Harriet S.MeyerMD, Contributing EditorDavid H.MorseMS, Journal Review EditorRobertHoganMD, adviser for new media
In Old Paint Peter C. English seeks to overturn conventional wisdom on the history of childhood lead poisoning, but his evidence and analysis are wholly unconvincing.
Health professionals in the 1950s assumed that childhood plumbism was an established but previously unseen problem. "For the first time," confided occupational health official May Mayers in 1950, "I am beginning to be really concerned that there may be many more children who develop lead poisoning and die of it throughout the country than we had hitherto suspected."1 Most histories of childhood lead poisoning start from this perspective, while differing on just who or what is responsible for the "silent epidemic." Some emphasize the role of the lead industry, arguing that it duped potential regulators into accepting the myth that lead paint posed no threat to the public2- 4; others, while acknowledging the role of industry, spread the blame around, implicating cultural factors, political realities, and limits on biomedical vision.5,6 In both scenarios, hundreds of children suffered or died from lead poisoning each year for decades until the medical and public health communities were roused into action.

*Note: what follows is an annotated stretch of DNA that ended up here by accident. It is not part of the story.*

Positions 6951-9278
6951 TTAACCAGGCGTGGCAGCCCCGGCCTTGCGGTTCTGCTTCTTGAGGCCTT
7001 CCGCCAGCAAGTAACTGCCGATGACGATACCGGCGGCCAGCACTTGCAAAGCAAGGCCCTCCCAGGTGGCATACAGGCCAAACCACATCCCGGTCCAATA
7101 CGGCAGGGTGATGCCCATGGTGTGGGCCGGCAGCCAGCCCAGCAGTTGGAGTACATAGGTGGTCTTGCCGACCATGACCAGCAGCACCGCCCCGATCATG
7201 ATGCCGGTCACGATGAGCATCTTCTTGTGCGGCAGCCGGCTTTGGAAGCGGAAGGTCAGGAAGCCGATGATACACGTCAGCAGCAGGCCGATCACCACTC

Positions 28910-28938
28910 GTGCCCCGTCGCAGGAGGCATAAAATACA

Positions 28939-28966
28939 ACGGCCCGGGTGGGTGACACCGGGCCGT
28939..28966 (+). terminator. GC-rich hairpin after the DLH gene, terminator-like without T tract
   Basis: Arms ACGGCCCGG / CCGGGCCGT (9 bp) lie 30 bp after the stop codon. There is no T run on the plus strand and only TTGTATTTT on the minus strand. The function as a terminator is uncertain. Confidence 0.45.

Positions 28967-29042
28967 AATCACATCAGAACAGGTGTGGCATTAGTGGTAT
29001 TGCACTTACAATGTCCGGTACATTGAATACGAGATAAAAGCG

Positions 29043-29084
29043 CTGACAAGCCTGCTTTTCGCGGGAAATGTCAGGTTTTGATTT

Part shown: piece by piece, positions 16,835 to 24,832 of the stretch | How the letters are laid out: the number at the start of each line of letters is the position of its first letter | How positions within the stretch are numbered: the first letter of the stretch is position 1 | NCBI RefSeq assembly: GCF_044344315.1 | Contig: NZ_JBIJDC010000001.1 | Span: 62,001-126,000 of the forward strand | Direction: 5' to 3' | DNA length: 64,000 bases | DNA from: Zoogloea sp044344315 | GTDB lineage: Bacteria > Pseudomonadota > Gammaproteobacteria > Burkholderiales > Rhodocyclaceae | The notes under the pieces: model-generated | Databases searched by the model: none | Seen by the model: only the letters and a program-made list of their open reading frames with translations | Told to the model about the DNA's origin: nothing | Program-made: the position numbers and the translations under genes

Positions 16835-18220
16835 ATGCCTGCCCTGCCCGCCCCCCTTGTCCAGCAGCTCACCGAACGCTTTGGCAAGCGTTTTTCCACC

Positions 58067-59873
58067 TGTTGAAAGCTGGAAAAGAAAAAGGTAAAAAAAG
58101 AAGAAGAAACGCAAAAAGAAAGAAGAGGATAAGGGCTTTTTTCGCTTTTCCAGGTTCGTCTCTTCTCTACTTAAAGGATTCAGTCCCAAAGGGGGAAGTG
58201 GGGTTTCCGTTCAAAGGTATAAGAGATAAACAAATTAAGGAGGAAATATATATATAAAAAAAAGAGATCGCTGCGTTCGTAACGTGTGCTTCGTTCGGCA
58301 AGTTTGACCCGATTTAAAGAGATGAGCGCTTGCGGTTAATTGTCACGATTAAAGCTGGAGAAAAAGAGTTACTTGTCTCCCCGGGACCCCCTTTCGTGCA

HistoryOld Paint: A Medical History of Childhood Lead-Paint Poisoning in the United States to 1980. JAMA. 2002;287(7):916-917. doi:10.1001/jama.287.7.916-JBK0220-2-1